To review this episode, the 2nd of season 3, is impossible to do without divulging major spoilers for last week’s episode, The Calm. What I’m trying to infer is that if you’ve yet to catch up don’t read any further. You’ve been warned. So Sara died in the last episode (see, told you not to read on). It was an excellent cliffhanger (or buildingfaller?) to an overwhelmingly enjoyable episode. How does the follow up hold? Well.
The episode is appropriately titled ‘Sara’. Although the episode rarely gets emotional on you, it follows the morose theme of a close friend dying (or rather, getting murdered). Interestingly everyone took the news in their own way. Oliver was deeply effected, but steeled himself for the times ahead and fought off his emotions, but this strategy eventually imploded on him. Felicity found she couldn’t sit around anymore and wanted more out of life than their vigilante crew could offer: namely love, which was denied her last episode also. Laurel was understandably hit worst of all, having seen the events of Sara’s demise unfold before her, the fact that it was her sister, etc. and she let those emotions lead her to attempt revenge. Not surprisingly the most level-headed of the group is the ex-soldier John Diggle, who takes it all in stride, not without empathy however, and he names his newborn daughter after her. Naturally Roy’s reaction is to angst angst angst.
I was disappointed by the actions of Laurel, as too was she in retrospect. When confronting the archer she originally believed to have murdered Sara, she pulled the trigger on what she assumed was a loaded gun, in the hopes of getting revenge for her sister’s death. I felt bad for her up until that point. It shows a lot about her character that she intended and attempted to kill. This after the fact that she realizes the archer isn’t actually the one who shot down Sara. No good Laurel.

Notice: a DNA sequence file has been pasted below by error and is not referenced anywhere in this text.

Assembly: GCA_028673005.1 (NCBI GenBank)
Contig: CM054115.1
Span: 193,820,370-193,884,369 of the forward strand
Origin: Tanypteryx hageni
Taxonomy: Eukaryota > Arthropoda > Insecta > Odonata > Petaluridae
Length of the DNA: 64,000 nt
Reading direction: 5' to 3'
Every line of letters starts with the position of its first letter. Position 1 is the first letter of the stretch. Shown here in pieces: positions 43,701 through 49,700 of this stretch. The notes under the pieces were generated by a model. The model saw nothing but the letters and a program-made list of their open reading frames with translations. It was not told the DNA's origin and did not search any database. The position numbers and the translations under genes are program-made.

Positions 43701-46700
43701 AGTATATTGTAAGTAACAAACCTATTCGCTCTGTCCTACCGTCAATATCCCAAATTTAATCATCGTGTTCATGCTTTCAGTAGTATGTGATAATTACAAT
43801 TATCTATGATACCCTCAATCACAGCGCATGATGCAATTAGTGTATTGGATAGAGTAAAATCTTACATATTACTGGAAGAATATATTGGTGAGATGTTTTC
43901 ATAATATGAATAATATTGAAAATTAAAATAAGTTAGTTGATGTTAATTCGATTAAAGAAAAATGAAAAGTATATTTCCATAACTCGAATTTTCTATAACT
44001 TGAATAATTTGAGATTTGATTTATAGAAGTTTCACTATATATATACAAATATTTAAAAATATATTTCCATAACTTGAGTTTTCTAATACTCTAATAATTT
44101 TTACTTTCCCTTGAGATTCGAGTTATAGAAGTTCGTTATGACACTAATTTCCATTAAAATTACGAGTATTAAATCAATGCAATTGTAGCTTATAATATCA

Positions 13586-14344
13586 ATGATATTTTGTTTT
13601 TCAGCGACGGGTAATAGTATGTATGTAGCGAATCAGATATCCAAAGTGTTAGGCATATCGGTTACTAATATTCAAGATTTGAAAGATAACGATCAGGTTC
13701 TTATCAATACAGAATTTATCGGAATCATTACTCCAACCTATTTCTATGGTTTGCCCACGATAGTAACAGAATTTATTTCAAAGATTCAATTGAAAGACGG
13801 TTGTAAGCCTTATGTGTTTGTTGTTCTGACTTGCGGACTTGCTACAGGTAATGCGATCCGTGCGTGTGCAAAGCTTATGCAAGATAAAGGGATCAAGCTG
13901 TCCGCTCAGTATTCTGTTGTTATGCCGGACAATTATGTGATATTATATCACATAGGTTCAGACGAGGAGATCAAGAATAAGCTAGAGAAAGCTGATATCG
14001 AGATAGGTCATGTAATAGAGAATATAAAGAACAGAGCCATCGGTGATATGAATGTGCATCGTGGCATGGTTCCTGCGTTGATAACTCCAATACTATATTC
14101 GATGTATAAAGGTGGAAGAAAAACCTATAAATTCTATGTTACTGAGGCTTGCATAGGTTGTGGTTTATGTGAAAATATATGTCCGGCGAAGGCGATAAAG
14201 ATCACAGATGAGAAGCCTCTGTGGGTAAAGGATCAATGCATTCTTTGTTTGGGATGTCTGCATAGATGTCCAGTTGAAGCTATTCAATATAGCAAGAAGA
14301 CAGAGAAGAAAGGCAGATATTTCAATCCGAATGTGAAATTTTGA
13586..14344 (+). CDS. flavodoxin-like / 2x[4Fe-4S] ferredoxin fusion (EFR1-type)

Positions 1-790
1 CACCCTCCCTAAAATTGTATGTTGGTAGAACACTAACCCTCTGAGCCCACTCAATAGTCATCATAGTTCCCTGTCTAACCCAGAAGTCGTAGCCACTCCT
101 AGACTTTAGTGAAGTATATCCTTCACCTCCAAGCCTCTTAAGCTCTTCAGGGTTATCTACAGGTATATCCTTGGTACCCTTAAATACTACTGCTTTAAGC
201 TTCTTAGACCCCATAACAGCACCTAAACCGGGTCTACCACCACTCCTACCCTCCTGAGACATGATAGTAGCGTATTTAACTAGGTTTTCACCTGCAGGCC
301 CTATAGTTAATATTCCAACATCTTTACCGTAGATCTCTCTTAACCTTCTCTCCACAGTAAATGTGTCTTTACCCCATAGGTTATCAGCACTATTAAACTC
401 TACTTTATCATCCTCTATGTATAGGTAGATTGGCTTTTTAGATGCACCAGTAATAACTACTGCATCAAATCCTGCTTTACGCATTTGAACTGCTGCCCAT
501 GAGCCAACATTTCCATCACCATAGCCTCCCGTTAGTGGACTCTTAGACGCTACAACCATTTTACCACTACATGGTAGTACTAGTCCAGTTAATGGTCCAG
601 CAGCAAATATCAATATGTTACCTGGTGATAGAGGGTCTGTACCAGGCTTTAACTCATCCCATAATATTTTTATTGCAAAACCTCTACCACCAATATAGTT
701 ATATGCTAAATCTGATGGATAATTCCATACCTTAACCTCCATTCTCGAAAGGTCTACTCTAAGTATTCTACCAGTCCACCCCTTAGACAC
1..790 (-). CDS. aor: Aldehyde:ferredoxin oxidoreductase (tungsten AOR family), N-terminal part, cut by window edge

But now that begs the question: who the heck killed Sara, if it wasn’t the masked archer Lacroix? In the comments section of last week’s review I had a conversation with someone who thought it was Thea, and they brought out excellent points. Well, I take that back now. Before Sara gets shot she says “What are you doing here?” Im going to go out on a limb and say that she was surprised to see that Ra’s Al Ghul (the leader of the League of Assassins) had followed her to Starling City and he was the true perpetrator.
Oliver’s slight meltdown this episode, where he comes clean and reveals that he believes he’ll “die down here” (in reference to his secret headquarters, but more symbolically about his current lifestyle), is believable. He sees people fall left and right, but now that it’s one of his crew I think it struck him just a bit harder. To juggle all the responsibility on his shoulders like he does must be tiring. But he’ll snap out of it. And if anyone’s immune to death it’s him, seeing as how the show kinda revolves around his extreme lifestyle.
Brandon Routh seriously has the most trustworthy face ever. He oozes good guy! Perhaps I still picture him as Clark Kent, so I may be biased. But so far his character on the show as Ray Palmer (ahem Atom) livens things up quite a bit. I really like how forward he is with Felicity – whether professional or not is to be seen, but either way I’m sold. Favorite character of the season so far. I will say that I didn’t care much for Felicity’s quick turnaround. That really should’ve been stretched out further.
It was really good touch putting Tommy in this episode, albeit a flashback. So far this season’s flashbacks haven’t been awkwardly intrusive, nor have they tried too hard to parallel Oliver’s current predicaments (which I’m extremely grateful for). I think it was high time he got off the island, because it was starting to feel a bit LOST…
THEA! Stop sparring and answer your phone!